We first explore why economic development has been elusive in most of the globe. After showing the limitations of purely economic models of growth, we consider how political institutions, social norms, the distribution of wealth and the inheritance of colonialism shape growth rates. This discussion of the political and institutional sources of growth also includes an analysis of the historical forces that shaped, in turn, those institutions. Then we consider how democratic institutions function, paying particular attention to whose interests are represented and who governs. We close the course by looking at he impact that democratic politics may have on the economy and the welfare of citizens. We examine the formation of welfare states across countries – here we pay special attention to differences in the internal structure of public spending between the United States and Europe. We finally discuss the extent to which policy-makers can develop autonomous policies in a globalized world.
Comparative Political Economy (Undergraduate Course) (Spring 2004)
What part does the state play in the economy? Why do different countries choose different economic strategies? Do these different economic policies affect the economy successfully? Can governments shape the economy according to their political preferences? Or are they constrained by any 'exogenous' forces? Finally, can they pursue economic policies which, satisfactory enough to their electorates, ensure their reelection?
This course attempts to address these questions. The first part of the course explores why economic development has been elusive in most of the globe. After showing the limitations of purely economic models of growth, it considers how political institutions, political regimes, societal interests, the distribution of assets and the inheritance of colonialism shape growth rates. The second part of the courses examines why and how the share of the state in the economy has risen steadily in the developed world. This parts pays special attention to differences in the internal structure of public spending between the United States and Europe and considers the consequences of the growth of the welfare state. The third part looks at the role which political parties and the structure of labor markets may have on economic policy-making and on the cyclical evolution of unemployment and inflation. The course closes with an overview of the impact of globalization on the domestic economy.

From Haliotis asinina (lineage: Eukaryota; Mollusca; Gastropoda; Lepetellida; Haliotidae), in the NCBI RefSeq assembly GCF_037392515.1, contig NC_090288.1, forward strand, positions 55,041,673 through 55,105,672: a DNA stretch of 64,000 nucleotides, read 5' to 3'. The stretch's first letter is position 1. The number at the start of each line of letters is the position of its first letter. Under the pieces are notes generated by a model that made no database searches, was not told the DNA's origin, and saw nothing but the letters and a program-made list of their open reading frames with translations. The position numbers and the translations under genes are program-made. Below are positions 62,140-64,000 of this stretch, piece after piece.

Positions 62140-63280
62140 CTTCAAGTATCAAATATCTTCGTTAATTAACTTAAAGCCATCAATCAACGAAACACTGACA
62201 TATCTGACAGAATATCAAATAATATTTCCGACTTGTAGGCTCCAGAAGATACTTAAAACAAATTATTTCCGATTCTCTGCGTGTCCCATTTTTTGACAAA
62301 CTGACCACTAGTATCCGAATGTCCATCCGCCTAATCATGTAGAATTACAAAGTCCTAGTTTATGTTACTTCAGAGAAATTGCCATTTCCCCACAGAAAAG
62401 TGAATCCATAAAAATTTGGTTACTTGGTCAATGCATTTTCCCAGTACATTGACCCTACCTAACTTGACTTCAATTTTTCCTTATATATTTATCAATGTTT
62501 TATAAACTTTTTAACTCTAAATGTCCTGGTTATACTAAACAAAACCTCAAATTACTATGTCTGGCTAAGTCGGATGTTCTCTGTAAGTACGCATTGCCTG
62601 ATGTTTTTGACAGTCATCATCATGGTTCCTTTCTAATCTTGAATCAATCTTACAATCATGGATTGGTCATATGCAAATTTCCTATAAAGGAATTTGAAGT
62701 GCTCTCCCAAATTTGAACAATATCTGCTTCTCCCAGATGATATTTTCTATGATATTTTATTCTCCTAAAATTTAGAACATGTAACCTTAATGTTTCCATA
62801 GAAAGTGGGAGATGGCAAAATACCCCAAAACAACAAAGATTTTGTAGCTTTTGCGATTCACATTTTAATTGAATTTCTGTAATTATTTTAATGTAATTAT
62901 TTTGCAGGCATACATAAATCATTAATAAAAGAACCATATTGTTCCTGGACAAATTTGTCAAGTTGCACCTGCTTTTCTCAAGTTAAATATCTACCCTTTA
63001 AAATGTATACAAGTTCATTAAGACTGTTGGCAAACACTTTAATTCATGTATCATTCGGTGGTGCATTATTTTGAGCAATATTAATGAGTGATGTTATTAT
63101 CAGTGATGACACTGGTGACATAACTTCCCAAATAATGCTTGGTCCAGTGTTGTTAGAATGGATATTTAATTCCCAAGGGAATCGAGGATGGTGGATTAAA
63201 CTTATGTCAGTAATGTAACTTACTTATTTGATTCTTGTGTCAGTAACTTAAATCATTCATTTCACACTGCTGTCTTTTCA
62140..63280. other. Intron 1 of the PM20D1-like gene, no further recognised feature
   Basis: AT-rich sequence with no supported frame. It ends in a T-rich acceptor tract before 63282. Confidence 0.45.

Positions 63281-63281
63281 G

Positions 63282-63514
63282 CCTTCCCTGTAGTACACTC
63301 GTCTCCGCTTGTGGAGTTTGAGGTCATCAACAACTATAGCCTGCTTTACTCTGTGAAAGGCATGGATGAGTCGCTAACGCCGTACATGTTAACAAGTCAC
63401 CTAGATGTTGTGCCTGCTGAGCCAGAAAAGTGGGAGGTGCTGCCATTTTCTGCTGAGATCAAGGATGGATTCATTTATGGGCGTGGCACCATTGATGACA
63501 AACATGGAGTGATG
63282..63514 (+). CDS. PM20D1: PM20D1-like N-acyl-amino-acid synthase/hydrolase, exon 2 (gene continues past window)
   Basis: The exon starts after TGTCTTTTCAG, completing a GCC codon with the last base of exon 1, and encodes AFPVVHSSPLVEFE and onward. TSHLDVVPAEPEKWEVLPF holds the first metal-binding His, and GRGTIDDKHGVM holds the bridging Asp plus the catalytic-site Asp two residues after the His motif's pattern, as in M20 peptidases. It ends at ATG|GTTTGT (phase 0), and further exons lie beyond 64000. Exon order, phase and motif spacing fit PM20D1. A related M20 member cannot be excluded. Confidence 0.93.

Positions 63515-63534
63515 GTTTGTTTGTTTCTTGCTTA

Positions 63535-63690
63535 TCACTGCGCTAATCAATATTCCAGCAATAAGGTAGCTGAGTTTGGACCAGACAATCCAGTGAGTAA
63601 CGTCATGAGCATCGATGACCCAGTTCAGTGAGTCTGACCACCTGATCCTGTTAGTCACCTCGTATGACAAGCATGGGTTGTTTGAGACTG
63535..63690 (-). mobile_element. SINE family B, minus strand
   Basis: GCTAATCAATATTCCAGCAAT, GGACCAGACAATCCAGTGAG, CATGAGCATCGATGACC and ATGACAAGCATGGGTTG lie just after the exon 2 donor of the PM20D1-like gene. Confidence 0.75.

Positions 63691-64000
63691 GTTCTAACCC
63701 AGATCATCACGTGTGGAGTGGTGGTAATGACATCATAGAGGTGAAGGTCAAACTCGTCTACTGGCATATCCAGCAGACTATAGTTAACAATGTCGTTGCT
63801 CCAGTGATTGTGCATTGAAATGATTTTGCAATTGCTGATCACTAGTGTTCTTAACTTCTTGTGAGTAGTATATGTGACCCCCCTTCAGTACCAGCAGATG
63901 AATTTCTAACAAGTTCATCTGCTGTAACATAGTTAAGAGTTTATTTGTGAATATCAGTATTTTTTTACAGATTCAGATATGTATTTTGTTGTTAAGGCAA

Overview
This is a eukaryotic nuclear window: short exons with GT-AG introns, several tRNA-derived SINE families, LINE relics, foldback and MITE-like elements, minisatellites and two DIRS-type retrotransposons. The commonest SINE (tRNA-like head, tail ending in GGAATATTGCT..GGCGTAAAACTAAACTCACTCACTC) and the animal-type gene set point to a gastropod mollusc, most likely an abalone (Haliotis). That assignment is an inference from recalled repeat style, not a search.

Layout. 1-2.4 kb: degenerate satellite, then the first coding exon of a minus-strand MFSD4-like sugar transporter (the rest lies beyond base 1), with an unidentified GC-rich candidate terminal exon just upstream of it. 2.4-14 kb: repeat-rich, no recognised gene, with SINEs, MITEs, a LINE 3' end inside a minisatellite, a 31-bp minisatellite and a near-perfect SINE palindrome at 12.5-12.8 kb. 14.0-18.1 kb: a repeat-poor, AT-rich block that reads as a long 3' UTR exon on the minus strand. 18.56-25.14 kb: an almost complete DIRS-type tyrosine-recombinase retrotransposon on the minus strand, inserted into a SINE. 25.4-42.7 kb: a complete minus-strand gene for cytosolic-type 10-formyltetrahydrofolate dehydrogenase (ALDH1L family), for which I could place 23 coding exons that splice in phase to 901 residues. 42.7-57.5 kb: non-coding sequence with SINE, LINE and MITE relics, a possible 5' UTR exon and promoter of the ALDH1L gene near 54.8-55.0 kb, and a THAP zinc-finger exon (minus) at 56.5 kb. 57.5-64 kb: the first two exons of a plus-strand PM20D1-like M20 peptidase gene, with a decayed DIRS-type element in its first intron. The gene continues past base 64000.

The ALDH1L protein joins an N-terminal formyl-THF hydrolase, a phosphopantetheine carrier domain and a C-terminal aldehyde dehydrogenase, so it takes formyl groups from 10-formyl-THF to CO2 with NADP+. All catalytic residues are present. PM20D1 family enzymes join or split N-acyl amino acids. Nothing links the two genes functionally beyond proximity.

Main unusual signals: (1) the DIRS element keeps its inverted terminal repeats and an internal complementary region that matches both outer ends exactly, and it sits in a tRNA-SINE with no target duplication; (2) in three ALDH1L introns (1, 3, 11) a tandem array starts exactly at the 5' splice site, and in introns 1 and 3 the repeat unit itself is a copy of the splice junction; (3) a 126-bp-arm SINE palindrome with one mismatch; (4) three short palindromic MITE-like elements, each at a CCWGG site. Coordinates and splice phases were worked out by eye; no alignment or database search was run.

Government and Politics of Western Europe (Undergraduate Course) (Last time taught: Winter 1999)
An introduction to the comparative politics of Western European democracies. Its goal is to explore the structure of Western European party systems, the factors that explain voting patterns among European electorates, and the institutional framework (the electoral system, the role of parliament and
executives, the formation of governments) of European democracies and the possible role of ‘civic culture’ in explaining successful democratic governance.
Although the course pays special attention to the particular traits of several countries (Britain, France, Germany, Italy, and the Scandinavian countries), it is explicitly designed to determine the set of systematic relationships that may exist between certain political and socioeconomic variables. Examples of these
relationship are the following: Do electoral systems affect the number of parties in parliament? Do working- class voters vote for socialists parties? Does the number of parties in Parliament determine the stability of governments and the economic performance of European countries? The whole sample of European nations is then used to answer these questions and to check the plausibility of the theoretical relationships developed in the literature (some pointed references to the US system will be made).